<p>Hello, my name is #{name}

What should happen to name, and what should its datatype be? A naive approach would be to use a Text value, and insert it verbatim. But that would give us quite a problem when name="<script src=''></script>". What we want is to be able to entity-encode the name, so that "<" becomes "&lt;".

An equally naive approach is to simply entity-encode every piece of text that gets embedded. What happens when you have some preexisting HTML generated from another process? For example, in this book, all Haskell code snippets are run through a colorizing that wraps up words in appropriate span tags. If we entity escaped everything, code snippets would be completely unreadable!

Instead, we have an Html datatype. In order to generate an Html value, we have two options for APIs: the ToHtml typeclass provides a way to convert String and Text values into Html, via its toHtml function, automatically escaping entities along the way. This would be the approach we'd want for the name above. For the code snippet example, we would use the preEscaped family of functions.

When you use variable interpolation in Hamlet (the HTML Shakespeare language), it automatically applies a toHtml call to the value inside. So if you interpolate a String, it will be entity-escaped. But if you provide an Html value, it will appear unmodified. In the code snippet example, we might interpolate with something like #{preEscapedText myHaskellHtml}.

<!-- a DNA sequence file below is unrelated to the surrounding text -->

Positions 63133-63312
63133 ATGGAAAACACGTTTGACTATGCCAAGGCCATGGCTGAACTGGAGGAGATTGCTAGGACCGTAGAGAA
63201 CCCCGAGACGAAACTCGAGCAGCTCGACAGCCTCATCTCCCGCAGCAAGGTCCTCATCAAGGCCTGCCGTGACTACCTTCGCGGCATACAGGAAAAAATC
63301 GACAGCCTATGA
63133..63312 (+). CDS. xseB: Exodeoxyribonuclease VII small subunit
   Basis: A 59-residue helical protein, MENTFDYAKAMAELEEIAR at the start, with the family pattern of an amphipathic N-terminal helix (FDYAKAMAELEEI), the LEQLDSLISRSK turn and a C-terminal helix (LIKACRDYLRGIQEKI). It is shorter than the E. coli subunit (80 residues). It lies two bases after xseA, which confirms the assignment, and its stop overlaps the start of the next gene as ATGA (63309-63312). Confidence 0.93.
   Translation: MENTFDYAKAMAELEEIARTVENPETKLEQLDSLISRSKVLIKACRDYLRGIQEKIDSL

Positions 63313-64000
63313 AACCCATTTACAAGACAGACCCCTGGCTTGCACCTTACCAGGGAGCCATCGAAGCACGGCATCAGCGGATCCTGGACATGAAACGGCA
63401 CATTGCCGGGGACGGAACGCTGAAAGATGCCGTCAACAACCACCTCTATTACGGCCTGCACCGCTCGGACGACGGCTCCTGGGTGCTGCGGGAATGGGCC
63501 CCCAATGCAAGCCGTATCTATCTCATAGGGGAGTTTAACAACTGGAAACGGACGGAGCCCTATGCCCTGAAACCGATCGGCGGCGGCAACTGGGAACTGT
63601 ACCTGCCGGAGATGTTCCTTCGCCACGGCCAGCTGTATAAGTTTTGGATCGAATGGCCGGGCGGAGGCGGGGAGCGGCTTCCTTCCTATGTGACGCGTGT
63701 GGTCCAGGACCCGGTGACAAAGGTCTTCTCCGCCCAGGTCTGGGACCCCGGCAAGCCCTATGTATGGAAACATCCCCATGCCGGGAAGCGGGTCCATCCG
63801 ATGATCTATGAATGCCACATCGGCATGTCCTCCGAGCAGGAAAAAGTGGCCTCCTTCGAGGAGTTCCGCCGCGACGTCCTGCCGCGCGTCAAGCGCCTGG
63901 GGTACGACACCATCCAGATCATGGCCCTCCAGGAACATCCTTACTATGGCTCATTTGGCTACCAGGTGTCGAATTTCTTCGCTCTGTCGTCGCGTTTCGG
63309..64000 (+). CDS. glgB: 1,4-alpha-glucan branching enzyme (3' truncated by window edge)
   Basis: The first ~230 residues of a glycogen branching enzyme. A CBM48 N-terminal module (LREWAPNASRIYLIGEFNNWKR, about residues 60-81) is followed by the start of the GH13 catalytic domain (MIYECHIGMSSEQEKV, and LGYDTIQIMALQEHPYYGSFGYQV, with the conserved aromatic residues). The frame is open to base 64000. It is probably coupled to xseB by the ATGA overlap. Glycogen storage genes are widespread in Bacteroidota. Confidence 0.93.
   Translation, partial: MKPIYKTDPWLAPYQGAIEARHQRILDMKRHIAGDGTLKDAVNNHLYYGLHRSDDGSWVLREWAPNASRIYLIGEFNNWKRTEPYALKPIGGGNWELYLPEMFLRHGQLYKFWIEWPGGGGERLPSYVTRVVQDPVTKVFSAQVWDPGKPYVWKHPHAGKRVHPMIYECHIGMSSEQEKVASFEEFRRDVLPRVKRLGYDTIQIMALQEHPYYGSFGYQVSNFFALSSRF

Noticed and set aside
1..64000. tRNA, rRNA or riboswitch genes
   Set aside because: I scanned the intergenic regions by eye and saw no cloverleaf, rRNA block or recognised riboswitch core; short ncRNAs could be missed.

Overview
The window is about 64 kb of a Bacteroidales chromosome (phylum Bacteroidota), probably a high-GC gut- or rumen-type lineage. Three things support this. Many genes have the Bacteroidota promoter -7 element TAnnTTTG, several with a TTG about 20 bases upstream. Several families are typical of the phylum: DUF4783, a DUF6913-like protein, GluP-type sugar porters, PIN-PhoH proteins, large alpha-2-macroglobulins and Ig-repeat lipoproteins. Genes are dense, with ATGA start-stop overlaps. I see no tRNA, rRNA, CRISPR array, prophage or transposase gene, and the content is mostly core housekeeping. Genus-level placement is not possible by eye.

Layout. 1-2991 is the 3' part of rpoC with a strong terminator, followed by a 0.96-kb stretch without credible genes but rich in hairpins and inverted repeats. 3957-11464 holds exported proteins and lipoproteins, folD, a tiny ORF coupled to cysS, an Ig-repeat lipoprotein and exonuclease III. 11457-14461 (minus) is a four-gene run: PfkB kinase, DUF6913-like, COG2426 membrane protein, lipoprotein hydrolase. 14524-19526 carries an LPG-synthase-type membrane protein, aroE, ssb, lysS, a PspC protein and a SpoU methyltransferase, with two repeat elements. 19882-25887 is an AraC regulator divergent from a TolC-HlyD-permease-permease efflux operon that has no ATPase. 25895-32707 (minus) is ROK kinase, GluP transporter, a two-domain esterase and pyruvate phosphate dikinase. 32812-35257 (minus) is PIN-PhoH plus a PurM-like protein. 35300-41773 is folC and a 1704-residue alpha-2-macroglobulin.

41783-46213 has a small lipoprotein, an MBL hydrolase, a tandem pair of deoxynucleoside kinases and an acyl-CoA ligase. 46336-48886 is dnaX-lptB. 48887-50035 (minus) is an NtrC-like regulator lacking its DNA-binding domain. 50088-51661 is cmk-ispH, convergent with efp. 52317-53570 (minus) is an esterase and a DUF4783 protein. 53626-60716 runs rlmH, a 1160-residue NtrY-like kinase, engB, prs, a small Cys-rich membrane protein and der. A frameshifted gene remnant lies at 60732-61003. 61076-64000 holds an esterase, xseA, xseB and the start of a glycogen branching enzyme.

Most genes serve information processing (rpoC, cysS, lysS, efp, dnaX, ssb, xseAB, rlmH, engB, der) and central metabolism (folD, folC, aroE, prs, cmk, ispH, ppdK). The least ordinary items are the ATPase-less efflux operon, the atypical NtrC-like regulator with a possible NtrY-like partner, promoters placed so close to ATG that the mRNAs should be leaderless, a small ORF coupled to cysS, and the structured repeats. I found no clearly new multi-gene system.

Similarly, we have Css/ToCss, as well as Javascript/ToJavascript. In those cases, the goal is not really security, as it is very uncommon to be interpolating user input to CSS and Javascript. Instead, this just provides some nice compile-time guarantees that we haven't accidently stuck some HTML in our CSS.

Type-safe URLs

One of the biggest unique features in Yesod is type-safe URLs, and the ability to use them conveniently is provided directly by Shakespeare. Usage is very similar to variable interpolation, we just use the at-sign (@) instead. We'll cover the syntax later; first, let's clarify the intuition.

Let's say that we've got an application with two routes: is the homepage, and displays the current time. And let's say we want to link from the homepage to the time. I can think of three different ways of constructing the URL:

  1. As a relative link: ../display/time
  2. As an absolute link, without a domain: /display/time
  3. As an absolute link, with a domain: